C. S. Lewis’s ‘Voyage to Venus’ Opening Chapter -A Case Study
Voyage to Venus or Perelandra as it was originally called, provides in its opening chapter a perfect example of an author progressing from an accepted and ordinary reality that might be shared with readers to an encounter with the supernatural which would undoubtedly be outside most people’s experience. In this way, the reader is drawn into the novel and moved from an Ironic framework into the genre of Epic. Lewis does this with such skill that, like most fiction from great writers, we barely notice the progression. Exactly what he is doing, on a technical level, is explained further in the book How Stories Really Work, but here you can get an outline of how Lewis is ‘magnetising our attention’ without the need to refer to that book.
Chapter One begins with the author inserting himself as the first person narrator of a story in which he makes no appearance beyond the first chapter. Purposefully, we begin with the narrator’s very ordinary walk from a railway station to visit his friend Dr. Elwin Ransom. Informed readers will know that Ransom has visited the planet Mars (or Malacandra) in the earlier book in the trilogy, Out of the Silent Planet, but new readers require no knowledge of that back-story to be affected by Lewis’s techniques:
As I left the railway station at Worchester and set out on the three-mile walk to Ransom's cottage, I reflected that no one on that platform could possibly guess the truth about the man I was going to visit. The flat heath which spread out before me (for the village lies all behind and to the north of the station) looked an ordinary heath. The gloomy five-o'clock sky was such as you might see on any autumn afternoon. The few houses and the clumps of red or yellowish trees were in no way remarkable.
Our attention is directed to very normal, earthly things before Lewis gives us a quick summary of Ransom’s earlier adventure:
Who could imagine that a little farther on in that quiet landscape I should meet and shake by the hand a man who had lived and eaten and drunk in a world forty million miles distant from London, who had seen this Earth from where it looks like a mere point of green fire, and who had spoken face to face with a creature whose life began before our own planet was inhabitable?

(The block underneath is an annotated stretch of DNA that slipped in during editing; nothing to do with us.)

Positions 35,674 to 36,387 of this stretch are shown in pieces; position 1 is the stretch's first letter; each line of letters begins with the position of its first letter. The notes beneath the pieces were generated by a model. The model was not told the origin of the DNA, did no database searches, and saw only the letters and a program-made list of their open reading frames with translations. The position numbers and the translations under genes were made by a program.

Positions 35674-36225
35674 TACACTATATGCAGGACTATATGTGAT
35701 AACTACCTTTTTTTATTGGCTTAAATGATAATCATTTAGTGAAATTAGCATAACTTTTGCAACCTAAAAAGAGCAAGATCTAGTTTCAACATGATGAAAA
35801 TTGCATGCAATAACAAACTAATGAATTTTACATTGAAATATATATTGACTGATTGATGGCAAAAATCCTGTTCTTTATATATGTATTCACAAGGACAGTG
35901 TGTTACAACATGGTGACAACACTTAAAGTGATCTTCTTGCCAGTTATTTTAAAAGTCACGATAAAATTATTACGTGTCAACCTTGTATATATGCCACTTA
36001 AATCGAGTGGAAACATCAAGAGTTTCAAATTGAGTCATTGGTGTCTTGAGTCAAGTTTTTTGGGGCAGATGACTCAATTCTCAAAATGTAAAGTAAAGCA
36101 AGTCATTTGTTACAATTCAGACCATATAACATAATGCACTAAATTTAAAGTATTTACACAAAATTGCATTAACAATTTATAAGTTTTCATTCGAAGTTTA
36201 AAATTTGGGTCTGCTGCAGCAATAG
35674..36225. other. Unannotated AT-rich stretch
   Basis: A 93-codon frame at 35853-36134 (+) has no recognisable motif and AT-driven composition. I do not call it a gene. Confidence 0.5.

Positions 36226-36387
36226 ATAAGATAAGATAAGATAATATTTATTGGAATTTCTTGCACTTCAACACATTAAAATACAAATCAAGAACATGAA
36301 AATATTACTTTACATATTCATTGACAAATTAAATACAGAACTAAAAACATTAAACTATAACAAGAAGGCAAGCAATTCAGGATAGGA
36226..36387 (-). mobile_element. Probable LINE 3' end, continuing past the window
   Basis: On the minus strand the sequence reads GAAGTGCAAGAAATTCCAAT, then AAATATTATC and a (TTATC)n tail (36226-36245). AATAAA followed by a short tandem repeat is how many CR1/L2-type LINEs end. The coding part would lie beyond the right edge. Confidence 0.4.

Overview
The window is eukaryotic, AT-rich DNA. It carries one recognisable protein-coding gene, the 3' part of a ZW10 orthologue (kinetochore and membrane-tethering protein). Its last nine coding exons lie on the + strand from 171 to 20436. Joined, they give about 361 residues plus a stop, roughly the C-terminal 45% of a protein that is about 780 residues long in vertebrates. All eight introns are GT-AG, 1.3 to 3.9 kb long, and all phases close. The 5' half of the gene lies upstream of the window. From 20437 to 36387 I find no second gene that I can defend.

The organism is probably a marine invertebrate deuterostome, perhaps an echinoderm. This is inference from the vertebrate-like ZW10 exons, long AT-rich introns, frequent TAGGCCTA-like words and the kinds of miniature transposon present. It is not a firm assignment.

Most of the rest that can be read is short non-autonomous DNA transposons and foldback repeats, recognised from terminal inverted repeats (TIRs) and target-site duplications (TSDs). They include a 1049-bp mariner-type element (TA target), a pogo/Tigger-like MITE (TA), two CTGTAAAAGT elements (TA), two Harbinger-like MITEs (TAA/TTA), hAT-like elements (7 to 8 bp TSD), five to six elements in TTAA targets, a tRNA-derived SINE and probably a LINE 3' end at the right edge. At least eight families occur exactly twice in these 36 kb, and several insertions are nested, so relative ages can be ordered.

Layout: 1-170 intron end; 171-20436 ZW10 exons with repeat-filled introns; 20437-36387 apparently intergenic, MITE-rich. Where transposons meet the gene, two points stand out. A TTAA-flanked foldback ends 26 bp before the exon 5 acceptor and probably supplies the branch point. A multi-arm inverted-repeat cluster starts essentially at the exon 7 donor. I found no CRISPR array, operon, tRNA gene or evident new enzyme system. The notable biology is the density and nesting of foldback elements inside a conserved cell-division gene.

What Lewis then does is present that contrast -the void between the ordinary things we know and the utterly incredible things that we have no experience of, including meetings with the beings called ‘eldils’, the equivalent of angels in the story- in degrees of increasing psychological realism as Lewis-as-narrator heads down the road towards Ransom’s cottage:
At present I was going to see Ransom in answer to a wire which had said 'Come down Thursday if possible. Business.' I guessed what sort of business he meant, and that was why I kept on telling myself that it would be perfectly delightful to spend a night with Ransom and also kept on feeling that I was not enjoying the prospect as much as I ought to. It was the eldila that were my trouble. I could just get used to the fact that Ransom had been to Mars ... but to have met an eldil, to have spoken with something whose life appeared to be practically unending.
The chapter is composed of a rhythmic switching between the ordinary and the extra-ordinary in the narrator’s mind (and therefore for the reader):
As I plodded along the empty, unfenced road which runs across the middle of Worchester Common I tried to dispel my growing sense of malaise by analysing it. What, after all, was I afraid of? The moment I had put this question I regretted it. I was shocked to find that I had mentally used the word 'afraid'. Up till then I had tried to pretend that I was feeling only distaste, or embarrassment, or even boredom. But the mere word afraid had let the cat out of the bag. I realised now that my emotion was neither more, nor less, nor other, than fear.
Lewis-as-narrator then outlines his fear and in doing so explicitly brings together the ‘normal’ world of the reader and the ‘supernatural’ world into which he is attempting to draw him or her:
The truth was that all I heard about them served to connect two things which one's mind tends to keep separate, and that connecting gave one a sort of shock. We tend to think about non-human intelligences in two distinct categories which we label 'normal' and 'supernatural' respectively. We think, in one mood, of Mr. Wells' Martians (very unlike